Ricardo Manuel Pires Martins likes to brag about the popularity of his bar among Japanese tourists. We don’t begrudge him that, because if you’re in the market for seafood, particularly the less-cooked kind, as these tourists evidently are, Adega Pérola is your bar. Tucked on a commercial lane a few blocks behind the Art Deco condo-and-hotel jam that is the Copacabana beachside, Adega sticks close to its Iberian roots, with wine jugs lining the high wall shelves and a selection of about a hundred tapas stewing in their respective marinades behind the glass bar window.
The bar was opened in 1957 by a Portuguese family from the island of Madeira, changing only gradually (such as adding draft beer to their wine and longneck selection) in the decades since. Expect spice-heavy and tender seafood, a rarity for the battered-and-fried carioca palate, in addition to powerful side dishes, like marinated artichokes and goat cheese in pink pepper.
The tapas selection could hardly be more gringo-friendly – just point to what looks tastiest. Best sellers include the rollmops, sardines in vinegar, herbs and onions, the pérolas do mar, which includes shrimp, mussels and scallops, and the polvo ao vinagrette, octopus in tomato and onion sauce. Arenque (herring), truta (trout), and xerelete (“the horse-eyed jack” – check out the video to see where the name comes from) are all up for grabs. For sides, go local by trying the lightly bitter jiló, sometimes referred to in English as “scarlet eggplant,” and a food that Brazilians either love or hate. An eater with exotic tastes could try the ostrich sausage. Everything goes well with batata calabresa, small tender potatoes.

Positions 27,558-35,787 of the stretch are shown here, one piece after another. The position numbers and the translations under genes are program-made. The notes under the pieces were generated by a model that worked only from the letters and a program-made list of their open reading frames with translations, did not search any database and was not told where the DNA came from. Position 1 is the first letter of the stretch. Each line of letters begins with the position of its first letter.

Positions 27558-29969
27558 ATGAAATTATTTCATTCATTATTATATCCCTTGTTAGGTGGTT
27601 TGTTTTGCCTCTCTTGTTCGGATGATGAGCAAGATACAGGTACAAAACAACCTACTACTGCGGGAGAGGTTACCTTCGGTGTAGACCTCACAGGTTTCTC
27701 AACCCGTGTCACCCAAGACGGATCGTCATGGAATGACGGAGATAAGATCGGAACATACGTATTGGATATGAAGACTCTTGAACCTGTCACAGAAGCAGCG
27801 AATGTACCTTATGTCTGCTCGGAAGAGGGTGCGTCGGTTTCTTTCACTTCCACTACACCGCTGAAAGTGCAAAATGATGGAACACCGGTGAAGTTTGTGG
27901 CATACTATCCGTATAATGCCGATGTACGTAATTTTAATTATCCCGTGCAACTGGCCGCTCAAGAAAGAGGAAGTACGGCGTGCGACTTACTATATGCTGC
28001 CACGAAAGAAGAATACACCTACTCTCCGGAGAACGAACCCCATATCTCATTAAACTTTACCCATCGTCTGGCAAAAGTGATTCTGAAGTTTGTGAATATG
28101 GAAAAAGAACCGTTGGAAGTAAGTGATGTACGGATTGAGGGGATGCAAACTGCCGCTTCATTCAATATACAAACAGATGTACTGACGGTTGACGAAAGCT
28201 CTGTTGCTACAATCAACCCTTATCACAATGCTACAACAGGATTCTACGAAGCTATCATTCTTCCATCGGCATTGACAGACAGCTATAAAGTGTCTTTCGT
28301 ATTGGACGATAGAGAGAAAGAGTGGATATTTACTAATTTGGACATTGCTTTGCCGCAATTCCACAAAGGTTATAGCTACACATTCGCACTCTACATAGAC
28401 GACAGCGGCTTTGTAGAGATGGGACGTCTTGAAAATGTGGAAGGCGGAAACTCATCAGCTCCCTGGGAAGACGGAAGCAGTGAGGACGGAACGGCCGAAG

The bar staff may recommend the Brazilian wine J.P. from Rio Grande do Sul, though we caution that such a choice appeals more to the candy-sweet preferences of the carioca palate than the dry gringo one. We suggest the fabulous Terezópolis Gold lager or the Salinas cachaça (Brazilian rum) for national drinks.
“Japanese people come here and they eat!” says Martins, throwing his arms open wide, as though to indicate a gluttonous tourist chowing down. We’re happy to follow their lead.